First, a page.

Solar Combi+: Identification of most promising markets and promotion of standardised. system configurations for small scale solar heating & cooling applications

A. Troi[9]*, Y. Vougiouklakis2, E. Korma2, D. Jahnig3, E. Wiemken4, G. Franchini5, D.
Mugnier6, B. Egilegor7, P. Melograno1, W. Sparber1

1 EURAC, Institute for Renewable Energy, Viale Druso, 1, 39100 Bolzano, Italy
2 CRES, Centre for Renewable Energy Systems, 19th km Marathonos Ave.,190 09 Pikermi, Greece
3 AEE INTEC, Institute for Sustainable Technolgies, Feldgasse 19, 8200 Gleisdorf, Austria
4 Fraunhofer Institut fur Solare Energiesysteme (ISE), Heidenhofstrahe 2, 79110 Freiburg, Germany
5 Universita degli studi di Bergamo, viale Marconi, 5, 24044 Dalmine (BG), Italy
6 TECSOL, 105 rue Alfred Kastler, 66000 Perpignan, France
7 Ikerlan Technological Research Centre, Juan de la Cierva, 1, 01510 Minano (Alava), Spain
* Corresponding Author, alexandra. troi@eurac. edu


In autumn 2007 the European project SolarCombi+ has been started. The aim of this project is to take newly commercially available small scale sorption chillers and identify and promote standardised Solar Combi+ systems for small applications: i. e. combined solar water and space heating and cooling up to a cooling load of 20 kW. A thorough market study at project start outlined the possible markets – both in the sense of applications and countries of major interest – and described promising consumer attitudes: 40% of them are even willing to pay more for a product if it is energy efficient – Solar Combi+ systems can have a significant market if they are as reliable and convenient as conventional air condi­tioning systems even if they are somewhat more expensive. A large number of Virtual Case studies will now be performed in order to identify a standard system configurations, which work best under different conditions. Accelerating and smoothing the market entry of small scale Solar Combi+, the project will contribute to achieving energy policy goals of the EU. Keywords: solar cooling, small scale sorption chillers, market analysis, standard systems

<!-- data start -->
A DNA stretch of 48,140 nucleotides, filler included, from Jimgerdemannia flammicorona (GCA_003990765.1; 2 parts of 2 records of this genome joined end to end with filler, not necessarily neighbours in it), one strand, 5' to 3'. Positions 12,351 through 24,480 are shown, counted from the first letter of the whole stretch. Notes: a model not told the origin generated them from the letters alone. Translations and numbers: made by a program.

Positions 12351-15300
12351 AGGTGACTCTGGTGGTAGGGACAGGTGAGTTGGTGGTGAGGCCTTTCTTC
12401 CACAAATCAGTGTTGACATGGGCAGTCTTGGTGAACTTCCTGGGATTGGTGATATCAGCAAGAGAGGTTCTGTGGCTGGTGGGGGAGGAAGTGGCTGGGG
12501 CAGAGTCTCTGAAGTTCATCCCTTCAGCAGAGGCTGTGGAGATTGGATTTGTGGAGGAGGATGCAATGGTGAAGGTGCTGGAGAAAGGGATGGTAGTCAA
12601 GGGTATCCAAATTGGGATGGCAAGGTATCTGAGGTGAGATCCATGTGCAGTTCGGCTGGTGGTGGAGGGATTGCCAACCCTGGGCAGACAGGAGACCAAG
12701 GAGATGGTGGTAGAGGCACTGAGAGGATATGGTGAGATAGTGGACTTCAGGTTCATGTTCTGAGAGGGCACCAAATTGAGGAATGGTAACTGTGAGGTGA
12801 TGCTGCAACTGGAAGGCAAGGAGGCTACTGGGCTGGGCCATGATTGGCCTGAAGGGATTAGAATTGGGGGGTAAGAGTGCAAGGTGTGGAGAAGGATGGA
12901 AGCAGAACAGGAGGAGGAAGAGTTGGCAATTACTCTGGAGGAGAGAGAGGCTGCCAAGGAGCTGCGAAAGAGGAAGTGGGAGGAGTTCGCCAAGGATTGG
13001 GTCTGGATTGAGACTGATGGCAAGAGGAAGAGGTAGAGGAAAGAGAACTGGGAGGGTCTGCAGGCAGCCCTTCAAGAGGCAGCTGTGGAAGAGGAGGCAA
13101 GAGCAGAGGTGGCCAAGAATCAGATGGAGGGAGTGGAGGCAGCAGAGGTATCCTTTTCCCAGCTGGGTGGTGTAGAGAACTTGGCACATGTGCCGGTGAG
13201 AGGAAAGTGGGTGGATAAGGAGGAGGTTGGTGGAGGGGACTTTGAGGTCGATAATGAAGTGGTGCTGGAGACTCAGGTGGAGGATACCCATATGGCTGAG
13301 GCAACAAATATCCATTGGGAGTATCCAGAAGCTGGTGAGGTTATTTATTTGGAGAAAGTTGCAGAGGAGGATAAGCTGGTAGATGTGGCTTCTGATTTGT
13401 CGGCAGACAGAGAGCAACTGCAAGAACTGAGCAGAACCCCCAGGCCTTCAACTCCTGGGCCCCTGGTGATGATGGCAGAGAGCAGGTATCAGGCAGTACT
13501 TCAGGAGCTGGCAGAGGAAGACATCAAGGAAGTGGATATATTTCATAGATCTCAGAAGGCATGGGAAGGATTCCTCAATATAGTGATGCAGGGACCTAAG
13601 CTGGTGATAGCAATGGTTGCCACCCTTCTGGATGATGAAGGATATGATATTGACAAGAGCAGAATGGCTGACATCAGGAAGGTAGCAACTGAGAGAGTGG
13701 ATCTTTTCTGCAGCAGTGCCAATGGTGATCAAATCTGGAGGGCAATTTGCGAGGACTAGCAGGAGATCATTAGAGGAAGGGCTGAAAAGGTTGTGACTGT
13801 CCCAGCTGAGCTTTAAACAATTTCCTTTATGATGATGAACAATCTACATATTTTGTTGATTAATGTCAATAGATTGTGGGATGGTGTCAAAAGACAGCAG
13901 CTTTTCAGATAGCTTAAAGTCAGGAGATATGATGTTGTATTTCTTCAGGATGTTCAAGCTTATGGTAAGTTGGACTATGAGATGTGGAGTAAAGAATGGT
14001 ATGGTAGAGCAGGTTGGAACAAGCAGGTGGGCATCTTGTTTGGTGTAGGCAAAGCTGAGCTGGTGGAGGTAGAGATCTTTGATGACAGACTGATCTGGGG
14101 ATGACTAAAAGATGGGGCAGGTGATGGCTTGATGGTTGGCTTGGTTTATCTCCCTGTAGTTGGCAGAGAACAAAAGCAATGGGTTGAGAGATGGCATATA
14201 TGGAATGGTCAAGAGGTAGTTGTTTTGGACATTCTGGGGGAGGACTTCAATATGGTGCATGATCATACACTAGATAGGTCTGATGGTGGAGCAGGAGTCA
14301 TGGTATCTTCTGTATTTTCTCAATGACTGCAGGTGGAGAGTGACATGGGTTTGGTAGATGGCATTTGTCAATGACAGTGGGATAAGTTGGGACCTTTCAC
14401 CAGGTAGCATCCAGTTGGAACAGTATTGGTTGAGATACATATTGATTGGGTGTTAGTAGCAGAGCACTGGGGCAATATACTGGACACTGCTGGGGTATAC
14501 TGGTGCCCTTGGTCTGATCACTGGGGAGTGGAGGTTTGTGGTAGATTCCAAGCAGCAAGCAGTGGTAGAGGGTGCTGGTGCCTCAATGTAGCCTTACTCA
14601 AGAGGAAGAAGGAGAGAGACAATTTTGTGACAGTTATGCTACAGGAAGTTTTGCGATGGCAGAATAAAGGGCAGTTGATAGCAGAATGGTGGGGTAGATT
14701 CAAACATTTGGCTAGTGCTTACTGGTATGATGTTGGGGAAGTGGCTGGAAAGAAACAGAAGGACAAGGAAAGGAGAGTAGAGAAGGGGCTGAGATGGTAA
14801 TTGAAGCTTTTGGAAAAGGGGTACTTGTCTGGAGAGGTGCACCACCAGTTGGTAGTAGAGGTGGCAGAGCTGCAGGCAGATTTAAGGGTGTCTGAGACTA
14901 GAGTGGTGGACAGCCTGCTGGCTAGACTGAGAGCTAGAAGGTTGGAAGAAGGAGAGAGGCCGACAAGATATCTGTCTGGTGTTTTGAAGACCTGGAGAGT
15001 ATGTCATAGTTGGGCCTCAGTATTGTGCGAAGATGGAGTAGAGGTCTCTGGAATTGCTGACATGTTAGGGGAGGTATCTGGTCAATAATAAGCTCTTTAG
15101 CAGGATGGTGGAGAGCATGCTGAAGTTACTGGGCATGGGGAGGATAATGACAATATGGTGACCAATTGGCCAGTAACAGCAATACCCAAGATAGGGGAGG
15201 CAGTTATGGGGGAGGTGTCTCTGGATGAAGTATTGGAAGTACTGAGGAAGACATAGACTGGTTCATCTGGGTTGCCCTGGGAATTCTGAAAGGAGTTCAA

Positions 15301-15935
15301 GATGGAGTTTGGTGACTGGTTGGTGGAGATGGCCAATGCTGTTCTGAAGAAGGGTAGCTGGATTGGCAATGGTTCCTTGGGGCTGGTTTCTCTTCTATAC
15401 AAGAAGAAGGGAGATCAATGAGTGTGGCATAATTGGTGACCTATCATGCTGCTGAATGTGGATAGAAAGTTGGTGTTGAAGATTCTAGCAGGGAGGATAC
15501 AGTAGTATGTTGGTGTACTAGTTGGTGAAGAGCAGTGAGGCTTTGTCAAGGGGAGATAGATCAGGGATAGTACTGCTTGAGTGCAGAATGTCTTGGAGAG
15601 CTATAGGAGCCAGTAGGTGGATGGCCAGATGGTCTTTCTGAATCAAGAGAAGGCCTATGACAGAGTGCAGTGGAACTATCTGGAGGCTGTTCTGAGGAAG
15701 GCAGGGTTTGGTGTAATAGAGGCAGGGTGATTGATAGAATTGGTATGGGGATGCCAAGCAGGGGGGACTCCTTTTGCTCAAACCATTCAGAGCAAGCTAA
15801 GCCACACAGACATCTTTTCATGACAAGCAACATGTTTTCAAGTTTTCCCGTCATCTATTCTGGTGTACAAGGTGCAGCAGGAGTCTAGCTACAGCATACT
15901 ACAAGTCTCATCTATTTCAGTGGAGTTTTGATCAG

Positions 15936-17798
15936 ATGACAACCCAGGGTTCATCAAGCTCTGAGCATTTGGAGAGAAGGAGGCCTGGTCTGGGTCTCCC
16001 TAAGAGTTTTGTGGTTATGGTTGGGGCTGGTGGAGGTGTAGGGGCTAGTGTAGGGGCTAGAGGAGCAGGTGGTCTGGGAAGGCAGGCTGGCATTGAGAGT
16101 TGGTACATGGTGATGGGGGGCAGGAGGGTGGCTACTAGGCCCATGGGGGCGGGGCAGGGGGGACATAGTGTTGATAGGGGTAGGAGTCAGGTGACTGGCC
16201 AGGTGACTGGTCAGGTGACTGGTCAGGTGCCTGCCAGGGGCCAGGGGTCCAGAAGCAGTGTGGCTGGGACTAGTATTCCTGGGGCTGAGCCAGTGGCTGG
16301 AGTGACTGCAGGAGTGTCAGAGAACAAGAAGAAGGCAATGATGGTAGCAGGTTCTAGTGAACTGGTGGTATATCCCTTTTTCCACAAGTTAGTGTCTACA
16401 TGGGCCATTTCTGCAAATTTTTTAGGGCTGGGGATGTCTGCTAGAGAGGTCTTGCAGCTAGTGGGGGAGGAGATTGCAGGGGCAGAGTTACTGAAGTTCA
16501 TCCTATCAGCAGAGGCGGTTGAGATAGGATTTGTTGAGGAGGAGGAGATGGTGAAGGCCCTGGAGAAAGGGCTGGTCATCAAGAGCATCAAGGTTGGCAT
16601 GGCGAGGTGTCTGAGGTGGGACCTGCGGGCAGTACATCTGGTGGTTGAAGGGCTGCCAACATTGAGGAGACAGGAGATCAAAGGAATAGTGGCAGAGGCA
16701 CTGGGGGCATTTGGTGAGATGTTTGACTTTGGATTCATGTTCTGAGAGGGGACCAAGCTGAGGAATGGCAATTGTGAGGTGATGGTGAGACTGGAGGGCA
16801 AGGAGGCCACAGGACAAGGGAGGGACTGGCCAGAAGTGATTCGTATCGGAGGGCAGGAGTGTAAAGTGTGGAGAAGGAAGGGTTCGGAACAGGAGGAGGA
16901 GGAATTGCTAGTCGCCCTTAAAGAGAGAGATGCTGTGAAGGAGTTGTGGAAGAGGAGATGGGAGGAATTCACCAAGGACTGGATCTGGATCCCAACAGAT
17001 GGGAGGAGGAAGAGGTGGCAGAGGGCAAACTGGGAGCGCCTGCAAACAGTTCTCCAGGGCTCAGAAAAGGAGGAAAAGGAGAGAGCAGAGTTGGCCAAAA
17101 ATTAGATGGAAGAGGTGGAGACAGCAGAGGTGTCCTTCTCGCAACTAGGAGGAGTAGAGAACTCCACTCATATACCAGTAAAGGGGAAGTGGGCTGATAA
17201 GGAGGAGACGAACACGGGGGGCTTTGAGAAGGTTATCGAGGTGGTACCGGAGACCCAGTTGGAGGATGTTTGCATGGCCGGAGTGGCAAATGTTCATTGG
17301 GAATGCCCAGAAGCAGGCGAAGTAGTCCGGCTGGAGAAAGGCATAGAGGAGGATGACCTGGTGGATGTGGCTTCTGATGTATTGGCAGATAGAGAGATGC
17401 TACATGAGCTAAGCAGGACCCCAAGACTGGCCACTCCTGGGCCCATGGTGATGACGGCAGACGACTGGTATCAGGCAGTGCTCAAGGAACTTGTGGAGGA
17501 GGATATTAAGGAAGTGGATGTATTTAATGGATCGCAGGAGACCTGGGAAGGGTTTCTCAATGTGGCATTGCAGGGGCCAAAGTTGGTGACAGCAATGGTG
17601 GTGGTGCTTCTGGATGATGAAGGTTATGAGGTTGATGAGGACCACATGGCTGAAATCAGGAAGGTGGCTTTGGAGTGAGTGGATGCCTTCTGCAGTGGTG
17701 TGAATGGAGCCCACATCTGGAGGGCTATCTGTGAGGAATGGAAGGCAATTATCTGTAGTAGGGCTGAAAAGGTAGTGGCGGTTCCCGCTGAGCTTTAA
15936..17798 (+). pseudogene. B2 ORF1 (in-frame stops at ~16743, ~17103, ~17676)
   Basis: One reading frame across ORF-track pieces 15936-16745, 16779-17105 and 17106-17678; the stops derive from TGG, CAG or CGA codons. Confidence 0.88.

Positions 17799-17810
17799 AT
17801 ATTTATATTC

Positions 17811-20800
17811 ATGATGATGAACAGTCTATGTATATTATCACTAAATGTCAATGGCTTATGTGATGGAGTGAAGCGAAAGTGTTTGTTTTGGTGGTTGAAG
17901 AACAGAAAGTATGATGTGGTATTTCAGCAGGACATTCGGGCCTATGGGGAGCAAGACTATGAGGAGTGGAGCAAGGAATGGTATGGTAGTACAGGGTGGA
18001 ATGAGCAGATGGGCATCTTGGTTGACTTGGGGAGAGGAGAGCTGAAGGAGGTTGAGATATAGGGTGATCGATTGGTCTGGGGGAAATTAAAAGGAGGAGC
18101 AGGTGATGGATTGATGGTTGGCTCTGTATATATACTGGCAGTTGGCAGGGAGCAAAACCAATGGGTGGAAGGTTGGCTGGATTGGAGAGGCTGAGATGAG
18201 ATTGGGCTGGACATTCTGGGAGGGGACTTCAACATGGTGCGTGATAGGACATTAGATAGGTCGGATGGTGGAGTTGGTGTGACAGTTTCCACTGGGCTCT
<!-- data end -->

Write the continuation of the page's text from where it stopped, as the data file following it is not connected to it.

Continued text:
1. Introduction

The combined use of solar energy for heating and cooling has the potential to upgrade solar thermal energy from mainly DHW provider to a major building energy supplier [1, 2] The hereto necessary sorption chillers, however, used to be available mainly in higher power range [3], but now several new small scale sorption chillers are being offered. They will open the market for small cooling applications, which make up for the major part of heating and a constantly growing part of cooling demand in Europe.

Aim of the here presented IEE1 funded project “Solar Combi+” is to take these newly commer­cially available small scale sorption chillers and identify and promote standardised Solar Combi+ systems for small applications (residential, catering, small commercial and office buildings, up to a cooling demand of 20kW).

Now is the right moment to support the market entry of Solar Combi+ with reliable dimensioning and a comprehensive analysis of promising applications. In this way the spread of Solar Combi+ can go hand in hand with the build up of important solar thermal markets for e. g. Spain, France and Italy [4]. One has also to regard, that cooling applications are state of the art in office and commercial buildings not only in southern countries but all over Europe, and comfort requirements in residential sector is constantly growing.

The participation of all European producers of small scale solar driven sorption chillers as direct partners as well as the declaration of interest of the solar thermal industry, shows the importance of the project for a smooth and sustainable market entry of Solar Combi+ systems.

This paper should give an overview on the rationale behind the project, its goals and its approach, as well as present the market situation: After describing with more detail the addressed barriers and offered solution, the technology is briefly summarised, the work plan of the project is presented and first results of the market analysis are discussed. The paper closes with an outlook on up­coming results and the impact which is expected from the project.

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